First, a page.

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Hello. I'd like to cut out my Catalytic Converter sometime, but I don't have a welder to weld a pipe in.

Is welding it neccisary? It is a *very* low power car...2.3L Mustang, all stock. Will clamps on the new pipe work fine?

Thanks.
 

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I have done it a few times without any problems. I have always used 2 clamps per side stagered. If you can find them you might want to try getting the heavy duty band clamp style, I used to get them at a VW parts house.

Just rember you won't pass DEQ without one.


Jordon
 

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Build it right the first time
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yes it should be perfectly fine, clamps are not bad i ran them on the entire dual exhaust system for a mild 355 that i had for about 2 yrs no probs at all :p
 

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Take the old one off, beat up the brick inside it with a tire tool until the chunks are small enough to dump into a zip-lock bag, then bolt it back onto the car. Sell the bag of guts to a recycler.
 

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Why bolt it back into the car? We don't have inspections or Cat laws where I live.
 

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BMM said:
Why bolt it back into the car? We don't have inspections or Cat laws where I live.
Because its easier to put back and looks better that a pipe with two clamps staggered on each end. :)
 

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turbo lag......yeeeeehaaaaaaw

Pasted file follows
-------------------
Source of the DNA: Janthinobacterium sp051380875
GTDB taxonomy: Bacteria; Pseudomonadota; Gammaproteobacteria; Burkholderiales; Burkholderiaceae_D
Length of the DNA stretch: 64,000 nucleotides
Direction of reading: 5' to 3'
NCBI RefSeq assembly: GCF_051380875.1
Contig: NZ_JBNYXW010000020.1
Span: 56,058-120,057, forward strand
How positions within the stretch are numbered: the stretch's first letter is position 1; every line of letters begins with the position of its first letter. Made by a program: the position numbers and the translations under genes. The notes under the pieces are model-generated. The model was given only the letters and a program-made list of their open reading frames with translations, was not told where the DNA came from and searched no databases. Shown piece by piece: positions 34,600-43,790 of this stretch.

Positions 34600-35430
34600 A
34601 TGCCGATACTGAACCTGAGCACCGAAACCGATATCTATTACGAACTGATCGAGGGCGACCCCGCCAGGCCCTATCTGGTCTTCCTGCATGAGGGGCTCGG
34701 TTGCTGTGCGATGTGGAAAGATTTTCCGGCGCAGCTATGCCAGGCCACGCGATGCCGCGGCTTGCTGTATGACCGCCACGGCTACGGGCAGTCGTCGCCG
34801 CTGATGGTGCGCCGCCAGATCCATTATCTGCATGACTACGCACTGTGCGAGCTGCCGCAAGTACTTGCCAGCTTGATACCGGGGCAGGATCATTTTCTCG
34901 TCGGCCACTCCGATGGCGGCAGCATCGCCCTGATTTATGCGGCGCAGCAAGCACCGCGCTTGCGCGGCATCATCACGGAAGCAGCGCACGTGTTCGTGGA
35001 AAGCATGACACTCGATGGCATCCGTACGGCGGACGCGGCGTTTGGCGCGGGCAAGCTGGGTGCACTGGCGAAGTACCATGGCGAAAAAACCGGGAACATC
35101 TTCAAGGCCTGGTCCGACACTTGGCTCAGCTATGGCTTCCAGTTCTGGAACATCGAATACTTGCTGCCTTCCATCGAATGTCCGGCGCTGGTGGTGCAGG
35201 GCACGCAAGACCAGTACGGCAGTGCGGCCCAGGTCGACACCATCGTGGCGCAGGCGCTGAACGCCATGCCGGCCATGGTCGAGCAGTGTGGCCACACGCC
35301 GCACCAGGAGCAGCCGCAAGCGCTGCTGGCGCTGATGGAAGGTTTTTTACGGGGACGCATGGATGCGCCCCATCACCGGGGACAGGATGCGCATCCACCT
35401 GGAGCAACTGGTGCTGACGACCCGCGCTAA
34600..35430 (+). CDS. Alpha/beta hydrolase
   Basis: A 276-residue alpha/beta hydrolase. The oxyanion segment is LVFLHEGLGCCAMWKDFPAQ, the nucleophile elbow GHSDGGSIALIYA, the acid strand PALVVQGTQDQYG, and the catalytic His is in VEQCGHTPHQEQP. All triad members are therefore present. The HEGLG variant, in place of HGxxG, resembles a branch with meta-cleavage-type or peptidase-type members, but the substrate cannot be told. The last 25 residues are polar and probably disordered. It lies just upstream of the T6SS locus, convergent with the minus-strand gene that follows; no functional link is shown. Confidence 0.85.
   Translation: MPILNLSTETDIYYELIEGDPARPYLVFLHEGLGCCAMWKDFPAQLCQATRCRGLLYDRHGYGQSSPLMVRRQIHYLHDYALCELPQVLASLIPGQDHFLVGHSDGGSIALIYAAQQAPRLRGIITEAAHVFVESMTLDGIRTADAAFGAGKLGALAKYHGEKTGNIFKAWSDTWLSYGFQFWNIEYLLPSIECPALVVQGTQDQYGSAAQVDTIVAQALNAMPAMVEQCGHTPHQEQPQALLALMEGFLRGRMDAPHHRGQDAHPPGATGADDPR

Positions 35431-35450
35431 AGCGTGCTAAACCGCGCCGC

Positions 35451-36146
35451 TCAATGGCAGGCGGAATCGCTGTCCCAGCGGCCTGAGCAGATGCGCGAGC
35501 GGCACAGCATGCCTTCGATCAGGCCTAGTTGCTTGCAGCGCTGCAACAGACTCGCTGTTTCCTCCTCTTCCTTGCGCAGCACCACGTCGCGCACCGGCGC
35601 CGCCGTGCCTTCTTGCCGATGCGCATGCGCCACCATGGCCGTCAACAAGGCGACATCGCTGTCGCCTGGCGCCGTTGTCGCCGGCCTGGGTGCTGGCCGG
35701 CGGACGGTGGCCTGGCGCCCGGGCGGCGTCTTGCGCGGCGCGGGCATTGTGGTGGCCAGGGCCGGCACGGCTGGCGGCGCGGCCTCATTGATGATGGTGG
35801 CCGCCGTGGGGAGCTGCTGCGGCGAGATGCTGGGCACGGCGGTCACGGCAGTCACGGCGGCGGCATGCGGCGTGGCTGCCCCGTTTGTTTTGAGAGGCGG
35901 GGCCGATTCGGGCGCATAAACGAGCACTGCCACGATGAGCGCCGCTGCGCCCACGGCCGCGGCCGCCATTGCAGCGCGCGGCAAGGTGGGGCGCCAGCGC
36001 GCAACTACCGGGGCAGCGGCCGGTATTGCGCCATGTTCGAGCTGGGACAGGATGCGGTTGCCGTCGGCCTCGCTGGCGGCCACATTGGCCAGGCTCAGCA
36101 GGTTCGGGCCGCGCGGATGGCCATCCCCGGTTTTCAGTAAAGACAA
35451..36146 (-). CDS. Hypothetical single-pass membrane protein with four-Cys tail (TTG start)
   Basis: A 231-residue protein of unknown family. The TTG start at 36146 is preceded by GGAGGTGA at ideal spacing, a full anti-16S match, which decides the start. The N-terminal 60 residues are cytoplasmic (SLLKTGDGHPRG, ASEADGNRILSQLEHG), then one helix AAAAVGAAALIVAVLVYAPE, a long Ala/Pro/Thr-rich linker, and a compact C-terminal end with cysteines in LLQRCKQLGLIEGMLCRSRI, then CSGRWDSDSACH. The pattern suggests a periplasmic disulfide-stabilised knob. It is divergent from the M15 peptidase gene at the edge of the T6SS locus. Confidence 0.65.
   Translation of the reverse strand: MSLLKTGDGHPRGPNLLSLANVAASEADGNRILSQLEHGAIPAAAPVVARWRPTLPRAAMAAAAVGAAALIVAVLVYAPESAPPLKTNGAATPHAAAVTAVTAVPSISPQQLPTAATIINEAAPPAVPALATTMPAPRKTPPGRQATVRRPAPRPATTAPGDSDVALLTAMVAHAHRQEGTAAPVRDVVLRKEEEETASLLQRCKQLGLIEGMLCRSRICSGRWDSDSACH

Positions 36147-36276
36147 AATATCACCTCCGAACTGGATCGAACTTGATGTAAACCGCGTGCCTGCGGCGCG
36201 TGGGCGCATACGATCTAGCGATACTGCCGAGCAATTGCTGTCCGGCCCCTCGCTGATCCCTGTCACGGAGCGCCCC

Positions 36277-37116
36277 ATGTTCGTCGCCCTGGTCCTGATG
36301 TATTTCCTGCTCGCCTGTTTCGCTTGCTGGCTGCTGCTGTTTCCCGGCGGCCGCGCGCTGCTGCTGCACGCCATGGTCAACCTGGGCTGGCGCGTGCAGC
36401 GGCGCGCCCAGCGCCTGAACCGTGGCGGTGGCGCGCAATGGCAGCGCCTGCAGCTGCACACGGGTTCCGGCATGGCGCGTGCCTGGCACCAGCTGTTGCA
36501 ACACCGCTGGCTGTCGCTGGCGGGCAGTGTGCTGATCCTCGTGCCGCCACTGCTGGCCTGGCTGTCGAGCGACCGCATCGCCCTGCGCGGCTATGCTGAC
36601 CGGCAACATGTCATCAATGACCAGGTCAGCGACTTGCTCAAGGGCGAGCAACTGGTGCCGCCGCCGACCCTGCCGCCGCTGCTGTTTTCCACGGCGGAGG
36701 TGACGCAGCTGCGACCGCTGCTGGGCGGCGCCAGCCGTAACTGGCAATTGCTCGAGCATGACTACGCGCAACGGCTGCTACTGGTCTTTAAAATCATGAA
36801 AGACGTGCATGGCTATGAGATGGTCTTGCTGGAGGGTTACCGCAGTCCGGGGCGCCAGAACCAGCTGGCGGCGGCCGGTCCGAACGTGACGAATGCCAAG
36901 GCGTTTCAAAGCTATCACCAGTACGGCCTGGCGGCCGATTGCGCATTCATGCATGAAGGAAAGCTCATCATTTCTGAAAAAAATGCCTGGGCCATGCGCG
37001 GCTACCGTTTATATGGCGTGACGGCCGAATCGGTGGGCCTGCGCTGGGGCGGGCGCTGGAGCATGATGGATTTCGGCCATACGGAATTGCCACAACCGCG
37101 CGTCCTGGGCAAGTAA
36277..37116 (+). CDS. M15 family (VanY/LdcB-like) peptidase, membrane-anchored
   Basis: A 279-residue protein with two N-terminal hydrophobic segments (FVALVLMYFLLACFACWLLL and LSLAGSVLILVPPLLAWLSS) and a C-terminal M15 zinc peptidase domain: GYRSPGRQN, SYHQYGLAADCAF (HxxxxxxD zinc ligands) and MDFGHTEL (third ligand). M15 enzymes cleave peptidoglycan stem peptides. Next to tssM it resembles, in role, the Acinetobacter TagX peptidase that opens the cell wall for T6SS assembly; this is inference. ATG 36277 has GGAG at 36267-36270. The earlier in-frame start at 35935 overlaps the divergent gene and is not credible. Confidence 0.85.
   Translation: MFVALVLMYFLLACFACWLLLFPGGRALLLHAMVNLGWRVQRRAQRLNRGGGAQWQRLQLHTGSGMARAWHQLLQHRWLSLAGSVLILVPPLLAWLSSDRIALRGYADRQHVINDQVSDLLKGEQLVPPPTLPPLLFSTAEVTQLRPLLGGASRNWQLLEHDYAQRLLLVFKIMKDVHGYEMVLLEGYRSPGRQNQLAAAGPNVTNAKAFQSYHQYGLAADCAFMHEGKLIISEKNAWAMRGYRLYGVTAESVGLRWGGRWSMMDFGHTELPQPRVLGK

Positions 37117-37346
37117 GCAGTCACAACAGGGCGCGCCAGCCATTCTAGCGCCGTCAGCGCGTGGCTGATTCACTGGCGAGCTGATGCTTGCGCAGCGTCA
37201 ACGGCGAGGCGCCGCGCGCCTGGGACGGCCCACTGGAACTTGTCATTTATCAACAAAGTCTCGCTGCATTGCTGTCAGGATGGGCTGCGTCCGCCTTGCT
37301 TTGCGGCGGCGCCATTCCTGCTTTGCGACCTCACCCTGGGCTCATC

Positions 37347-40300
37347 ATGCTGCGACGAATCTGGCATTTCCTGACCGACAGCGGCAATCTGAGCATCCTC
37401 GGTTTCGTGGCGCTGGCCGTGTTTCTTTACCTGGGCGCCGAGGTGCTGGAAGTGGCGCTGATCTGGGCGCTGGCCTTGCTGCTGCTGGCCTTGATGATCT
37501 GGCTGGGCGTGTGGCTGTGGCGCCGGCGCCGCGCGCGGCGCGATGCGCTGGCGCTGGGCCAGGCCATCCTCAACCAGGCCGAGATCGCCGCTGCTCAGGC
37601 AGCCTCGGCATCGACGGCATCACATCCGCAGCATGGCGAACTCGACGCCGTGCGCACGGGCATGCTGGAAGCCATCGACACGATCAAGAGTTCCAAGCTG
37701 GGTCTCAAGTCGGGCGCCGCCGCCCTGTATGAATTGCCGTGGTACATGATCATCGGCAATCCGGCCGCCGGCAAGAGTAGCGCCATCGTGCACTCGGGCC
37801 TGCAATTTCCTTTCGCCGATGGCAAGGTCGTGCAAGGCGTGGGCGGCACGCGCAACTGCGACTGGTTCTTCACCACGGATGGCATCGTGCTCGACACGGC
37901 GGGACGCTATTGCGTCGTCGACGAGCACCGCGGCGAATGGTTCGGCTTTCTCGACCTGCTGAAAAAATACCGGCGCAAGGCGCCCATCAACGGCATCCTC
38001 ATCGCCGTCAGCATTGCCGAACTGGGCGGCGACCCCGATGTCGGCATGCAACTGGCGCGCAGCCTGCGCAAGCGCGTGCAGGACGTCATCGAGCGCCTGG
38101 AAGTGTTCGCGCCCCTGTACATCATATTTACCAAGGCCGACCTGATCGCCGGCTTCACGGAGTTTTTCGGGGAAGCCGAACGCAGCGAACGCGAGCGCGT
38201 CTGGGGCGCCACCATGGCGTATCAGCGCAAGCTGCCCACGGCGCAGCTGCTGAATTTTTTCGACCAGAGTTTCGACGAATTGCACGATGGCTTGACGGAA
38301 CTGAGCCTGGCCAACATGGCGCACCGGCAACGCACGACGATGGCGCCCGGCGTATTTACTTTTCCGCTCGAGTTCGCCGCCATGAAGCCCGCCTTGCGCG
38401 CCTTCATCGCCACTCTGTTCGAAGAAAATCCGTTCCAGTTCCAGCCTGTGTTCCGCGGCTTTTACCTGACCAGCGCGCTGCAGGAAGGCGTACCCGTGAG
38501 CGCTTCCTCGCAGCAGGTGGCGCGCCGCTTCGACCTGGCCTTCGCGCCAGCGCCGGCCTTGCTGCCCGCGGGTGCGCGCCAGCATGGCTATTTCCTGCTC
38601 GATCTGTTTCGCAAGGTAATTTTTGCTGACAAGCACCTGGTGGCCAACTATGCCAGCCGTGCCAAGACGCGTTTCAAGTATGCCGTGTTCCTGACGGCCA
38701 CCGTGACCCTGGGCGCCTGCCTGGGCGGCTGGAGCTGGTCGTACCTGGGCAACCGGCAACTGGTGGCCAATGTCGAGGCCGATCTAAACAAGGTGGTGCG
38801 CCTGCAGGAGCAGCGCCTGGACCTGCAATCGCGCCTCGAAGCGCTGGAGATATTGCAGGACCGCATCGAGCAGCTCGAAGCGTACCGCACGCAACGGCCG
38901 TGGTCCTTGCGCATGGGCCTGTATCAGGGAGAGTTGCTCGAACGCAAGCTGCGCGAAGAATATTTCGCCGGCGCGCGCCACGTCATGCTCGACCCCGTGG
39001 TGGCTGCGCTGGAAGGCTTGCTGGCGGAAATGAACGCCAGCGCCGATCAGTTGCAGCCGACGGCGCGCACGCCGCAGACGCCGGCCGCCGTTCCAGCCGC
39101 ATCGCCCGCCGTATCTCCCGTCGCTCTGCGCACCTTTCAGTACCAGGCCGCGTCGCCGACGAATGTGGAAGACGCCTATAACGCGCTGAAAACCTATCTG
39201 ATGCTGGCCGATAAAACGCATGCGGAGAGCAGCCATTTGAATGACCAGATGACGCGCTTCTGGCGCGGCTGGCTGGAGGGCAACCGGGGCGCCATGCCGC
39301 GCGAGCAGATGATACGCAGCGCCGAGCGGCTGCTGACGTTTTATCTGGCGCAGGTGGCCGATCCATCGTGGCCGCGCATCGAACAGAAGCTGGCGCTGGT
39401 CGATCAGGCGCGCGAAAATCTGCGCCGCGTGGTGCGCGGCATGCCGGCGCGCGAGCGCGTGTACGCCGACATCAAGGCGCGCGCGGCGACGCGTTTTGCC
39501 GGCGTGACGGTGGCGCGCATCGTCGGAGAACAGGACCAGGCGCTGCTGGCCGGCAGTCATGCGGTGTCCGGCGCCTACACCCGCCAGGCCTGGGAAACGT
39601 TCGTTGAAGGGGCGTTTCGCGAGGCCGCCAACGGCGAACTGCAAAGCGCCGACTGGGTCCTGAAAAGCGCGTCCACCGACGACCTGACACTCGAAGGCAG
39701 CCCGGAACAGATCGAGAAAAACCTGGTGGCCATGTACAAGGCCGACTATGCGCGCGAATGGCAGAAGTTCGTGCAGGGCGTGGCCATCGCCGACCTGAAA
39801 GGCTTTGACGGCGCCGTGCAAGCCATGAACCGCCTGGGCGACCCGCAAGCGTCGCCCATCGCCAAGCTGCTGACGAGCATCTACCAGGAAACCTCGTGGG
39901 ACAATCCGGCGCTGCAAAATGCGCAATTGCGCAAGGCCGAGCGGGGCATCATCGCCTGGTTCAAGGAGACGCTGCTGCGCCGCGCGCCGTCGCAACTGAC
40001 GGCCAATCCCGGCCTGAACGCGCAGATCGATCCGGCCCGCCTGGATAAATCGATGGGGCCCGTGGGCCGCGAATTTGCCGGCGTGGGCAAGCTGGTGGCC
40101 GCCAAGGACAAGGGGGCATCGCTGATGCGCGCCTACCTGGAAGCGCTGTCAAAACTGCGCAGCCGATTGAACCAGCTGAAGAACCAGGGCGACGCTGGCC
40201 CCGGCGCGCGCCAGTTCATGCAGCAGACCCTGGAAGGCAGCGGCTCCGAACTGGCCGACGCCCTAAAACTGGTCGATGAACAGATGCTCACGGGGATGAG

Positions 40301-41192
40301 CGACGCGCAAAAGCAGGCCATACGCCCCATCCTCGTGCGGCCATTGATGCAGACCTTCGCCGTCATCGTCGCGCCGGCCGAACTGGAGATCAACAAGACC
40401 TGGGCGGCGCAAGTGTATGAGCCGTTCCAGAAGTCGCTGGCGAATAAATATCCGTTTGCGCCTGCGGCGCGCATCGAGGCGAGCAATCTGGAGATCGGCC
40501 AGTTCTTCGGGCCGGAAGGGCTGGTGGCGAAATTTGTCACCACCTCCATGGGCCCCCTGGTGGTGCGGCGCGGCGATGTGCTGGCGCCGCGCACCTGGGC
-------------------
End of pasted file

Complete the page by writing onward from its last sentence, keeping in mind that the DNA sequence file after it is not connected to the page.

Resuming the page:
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BMM said:
Why bolt it back into the car? We don't have inspections or Cat laws where I live.
Actually if you live in the U.S. (I dont know where Kelowna is) it is illegal to remove any emission device.
 

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2 problems

1) usually when you gut a cat..... the exhaust gets a really odd sound to it because of the expansion, then shrinking of the open chamber. It often drives the computer nuts too, wierd scavenging.

I have seen a straight pipe inserted through the cat to prevent this.

Sometimes cats have a crooked end and you can't get in there to beat the guts out.

2) If your exhaust system has enough back pressure that a single clamp won't hold a properly fitted pipe connection........ aaaaahhhhhh....... you have a BAD problem.

If you must, then YOU cut the cats out..... then take it to a shop and have a pipe bent and installed.

Some shops won't even install a pipe there because it is federally illegal for them to do it, and if the gestapo catches them...... $$$$$$$..... and they'll build a campsite at that shop forever.
 

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It works on my T-bird. The brick got turned sideways and became a major restriction, so I took a tire tool to it, removed the restriction, and bolted the shell back in place. Freed up a boatload of power, too, but it has a Y-pipe and dual mufflers behind the cat, so the cat was the major restriction even when it was working right.

The little cats up by the exhaust manifolds were past a few bends, but when they broke I just used a plumbing snake (the coiled kind, not the flat one).

The sound didn't change noticeably, if at all.